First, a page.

Even the simple game components are beautifully designed:

What I hadn't quite got to grips with was how BIG they were. Talk about impact on the table. Here's a few shots with a Gandalf for scale:

So regardless of everything else, I'm going to have enormous fun painting these; this is going to be a lovely little project to do. 

But what about the mat, I hear you cry? After all, that's my I bought it. The mat was still in the original bag; it's thin material but oh so pretty:

And here it is with the ships I painted:

I think that will do very nicely indeed, don't you?

I have no idea about the game; but if you like the idea of painting some fantasy ships and you see a copy of this cheap, snap it up. 

Monday 5 September 2016

End of the Summer

The new school year is about to start and this year it is rather special as my eldest son will start primary school.

This summer has been quite nice as, for the first time, he's shown an interest in the things I've been doing. I've even had the chance to do a simple dungeon bash with him which taught him the basic of dice rolling and practiced counting out squares. I thought I came up with the rules but I'm fairly sure my subconscious has kicked up a version of Rab's Knight's Quest work.

In any case, we've had a great time. So to commemorate it, and because this blog is as close to a permanent record as I have, here's a collection of pictures of my son geeking out with his old man. 

It's been a fun summer and bodes well for the future. Thanks for reading as always. 

Saturday 3 September 2016

The Glass Cabinet

Many moon ago, I was a member of the Warhammer Forum. There was one subforum in which I spent all my time, The Glass Cabinet. It was by hanging about in there that I more or less learned to paint again after I quit smoking. Although I was never the most prolific poster - I kept losing my login details and re-registering was a real pain - I often spent a long time browsing to learn new techniques and get inspiration.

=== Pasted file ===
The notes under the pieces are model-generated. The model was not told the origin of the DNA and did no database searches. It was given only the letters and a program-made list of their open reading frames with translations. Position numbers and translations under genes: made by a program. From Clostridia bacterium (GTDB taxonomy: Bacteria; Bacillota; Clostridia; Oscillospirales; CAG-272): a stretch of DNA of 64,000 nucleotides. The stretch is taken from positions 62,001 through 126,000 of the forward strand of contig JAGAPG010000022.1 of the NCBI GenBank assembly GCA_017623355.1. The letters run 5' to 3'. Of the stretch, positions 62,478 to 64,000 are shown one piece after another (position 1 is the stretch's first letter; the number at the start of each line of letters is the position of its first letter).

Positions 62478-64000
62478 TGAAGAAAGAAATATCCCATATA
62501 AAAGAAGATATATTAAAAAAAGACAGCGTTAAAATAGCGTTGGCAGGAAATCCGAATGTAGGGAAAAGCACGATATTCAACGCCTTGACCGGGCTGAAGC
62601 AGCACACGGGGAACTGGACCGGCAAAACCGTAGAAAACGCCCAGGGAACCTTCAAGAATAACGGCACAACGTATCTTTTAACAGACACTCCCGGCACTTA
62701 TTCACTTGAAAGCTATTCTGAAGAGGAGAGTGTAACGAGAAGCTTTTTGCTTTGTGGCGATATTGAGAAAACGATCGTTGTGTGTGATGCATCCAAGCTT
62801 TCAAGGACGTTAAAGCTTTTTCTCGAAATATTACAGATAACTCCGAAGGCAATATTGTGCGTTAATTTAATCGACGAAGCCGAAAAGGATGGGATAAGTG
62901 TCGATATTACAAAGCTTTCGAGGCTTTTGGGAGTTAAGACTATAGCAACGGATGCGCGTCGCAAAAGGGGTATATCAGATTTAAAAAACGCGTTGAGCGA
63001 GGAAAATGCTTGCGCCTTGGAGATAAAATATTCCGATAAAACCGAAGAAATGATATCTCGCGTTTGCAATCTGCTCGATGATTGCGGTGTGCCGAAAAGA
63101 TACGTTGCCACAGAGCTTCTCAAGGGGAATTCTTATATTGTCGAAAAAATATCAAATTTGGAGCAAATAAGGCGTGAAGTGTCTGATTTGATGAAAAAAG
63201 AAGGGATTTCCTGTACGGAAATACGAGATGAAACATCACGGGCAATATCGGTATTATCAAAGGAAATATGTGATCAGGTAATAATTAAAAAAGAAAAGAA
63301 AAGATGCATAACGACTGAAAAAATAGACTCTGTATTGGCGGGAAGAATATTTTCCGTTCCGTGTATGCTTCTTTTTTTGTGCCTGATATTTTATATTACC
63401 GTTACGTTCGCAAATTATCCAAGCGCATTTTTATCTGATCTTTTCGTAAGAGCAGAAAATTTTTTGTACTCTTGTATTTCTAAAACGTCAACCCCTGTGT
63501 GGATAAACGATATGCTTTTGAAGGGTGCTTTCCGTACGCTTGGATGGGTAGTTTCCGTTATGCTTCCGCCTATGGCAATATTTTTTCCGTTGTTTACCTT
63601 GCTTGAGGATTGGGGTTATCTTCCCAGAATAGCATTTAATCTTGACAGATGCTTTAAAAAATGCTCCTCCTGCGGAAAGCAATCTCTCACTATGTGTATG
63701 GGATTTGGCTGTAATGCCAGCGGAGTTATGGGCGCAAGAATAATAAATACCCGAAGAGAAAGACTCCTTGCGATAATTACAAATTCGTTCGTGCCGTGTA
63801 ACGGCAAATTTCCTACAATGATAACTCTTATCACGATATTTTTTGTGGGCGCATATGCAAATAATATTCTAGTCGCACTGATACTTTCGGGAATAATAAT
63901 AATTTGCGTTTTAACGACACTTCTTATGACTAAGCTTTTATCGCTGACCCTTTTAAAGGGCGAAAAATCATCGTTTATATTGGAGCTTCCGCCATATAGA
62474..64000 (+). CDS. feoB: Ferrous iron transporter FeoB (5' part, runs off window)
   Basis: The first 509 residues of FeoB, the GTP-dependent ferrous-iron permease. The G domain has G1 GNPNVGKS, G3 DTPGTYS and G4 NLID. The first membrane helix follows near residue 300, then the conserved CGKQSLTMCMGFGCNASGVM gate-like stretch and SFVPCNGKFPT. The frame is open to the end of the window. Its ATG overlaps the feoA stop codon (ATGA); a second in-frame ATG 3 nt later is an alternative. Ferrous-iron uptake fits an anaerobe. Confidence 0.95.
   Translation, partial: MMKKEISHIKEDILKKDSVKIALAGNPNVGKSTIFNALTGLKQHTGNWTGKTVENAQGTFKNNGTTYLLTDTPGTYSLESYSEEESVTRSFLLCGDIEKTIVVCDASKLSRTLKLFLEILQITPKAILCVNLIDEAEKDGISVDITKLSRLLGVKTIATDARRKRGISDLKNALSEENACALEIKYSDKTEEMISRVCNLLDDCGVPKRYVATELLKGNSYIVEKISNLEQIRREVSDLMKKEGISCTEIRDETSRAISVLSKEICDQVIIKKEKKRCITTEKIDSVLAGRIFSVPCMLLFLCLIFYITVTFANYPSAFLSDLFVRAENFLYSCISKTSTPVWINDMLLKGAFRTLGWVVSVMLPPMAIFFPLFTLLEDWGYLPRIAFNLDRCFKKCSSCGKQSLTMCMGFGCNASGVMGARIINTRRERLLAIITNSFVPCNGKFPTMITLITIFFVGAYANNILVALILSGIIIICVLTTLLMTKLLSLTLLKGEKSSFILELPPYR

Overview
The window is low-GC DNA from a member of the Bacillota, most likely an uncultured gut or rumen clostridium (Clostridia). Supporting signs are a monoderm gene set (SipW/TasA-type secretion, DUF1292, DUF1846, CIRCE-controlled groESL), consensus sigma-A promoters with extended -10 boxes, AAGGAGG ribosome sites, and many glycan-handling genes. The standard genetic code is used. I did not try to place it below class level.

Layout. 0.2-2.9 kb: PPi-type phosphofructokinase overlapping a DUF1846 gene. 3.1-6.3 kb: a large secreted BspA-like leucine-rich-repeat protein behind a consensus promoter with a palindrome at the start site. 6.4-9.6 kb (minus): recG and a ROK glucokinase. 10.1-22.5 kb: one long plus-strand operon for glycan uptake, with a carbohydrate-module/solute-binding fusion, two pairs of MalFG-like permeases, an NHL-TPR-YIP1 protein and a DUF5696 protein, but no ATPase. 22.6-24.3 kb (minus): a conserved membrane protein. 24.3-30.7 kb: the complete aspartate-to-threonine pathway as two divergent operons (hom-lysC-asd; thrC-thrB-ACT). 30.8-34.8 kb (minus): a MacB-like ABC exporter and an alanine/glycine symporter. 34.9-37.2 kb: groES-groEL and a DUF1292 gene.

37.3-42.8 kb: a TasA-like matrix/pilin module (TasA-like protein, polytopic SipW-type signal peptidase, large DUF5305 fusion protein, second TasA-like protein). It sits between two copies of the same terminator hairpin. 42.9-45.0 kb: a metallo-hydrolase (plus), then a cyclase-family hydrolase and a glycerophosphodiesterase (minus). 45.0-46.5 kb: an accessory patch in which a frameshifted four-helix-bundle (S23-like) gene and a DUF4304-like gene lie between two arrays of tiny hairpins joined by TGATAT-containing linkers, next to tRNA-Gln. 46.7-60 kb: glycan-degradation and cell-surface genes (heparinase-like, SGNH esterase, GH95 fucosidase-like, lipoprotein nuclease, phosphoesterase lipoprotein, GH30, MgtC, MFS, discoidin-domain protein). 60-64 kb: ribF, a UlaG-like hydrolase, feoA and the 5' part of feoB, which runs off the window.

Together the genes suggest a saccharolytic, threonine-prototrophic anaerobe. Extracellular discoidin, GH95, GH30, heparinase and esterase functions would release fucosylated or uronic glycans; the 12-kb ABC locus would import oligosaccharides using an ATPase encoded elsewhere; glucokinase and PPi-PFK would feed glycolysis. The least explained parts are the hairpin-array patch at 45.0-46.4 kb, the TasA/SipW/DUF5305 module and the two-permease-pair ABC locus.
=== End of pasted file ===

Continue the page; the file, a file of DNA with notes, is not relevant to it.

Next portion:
I was saddened to hear  last month that TWF was dying, but gladdened that the Glass Cabinet was going to live on as a Facebook group which I joined immediately.

One of the first things that was organised was a group paintalong of the free miniature given away with the new White Dwarf; although I'm not a massive fan of GW's current fantasy aesthetic, I decided to join in.

Having decided to use him as single figure unit in my undead Dragon Rampant force, the first thing to do was to remove the obvious chaos markings. I filled in the symbol on the forehead with putty and covered the Khorne symbol on his belly with the skull. This immediately made him look like the Punisher and so suggsted a fairly muted, almost monochrome palette.

With this in mind, I used the same pre-shading as on the Batmobile and the Great Goblin and set out to colour him with washes and glazes.

This was basically a quick, fun project to do while I was waiting for glue to dry on something else so I didn't spend a long time; I did use a couple of Tamiya paints - transparent red for the skirt and smoke for the metal. The sword was done with ink over white.

Overall, quite happy with this for an evening's work. Will base him when I'm basing the chariots which are the next in the queue.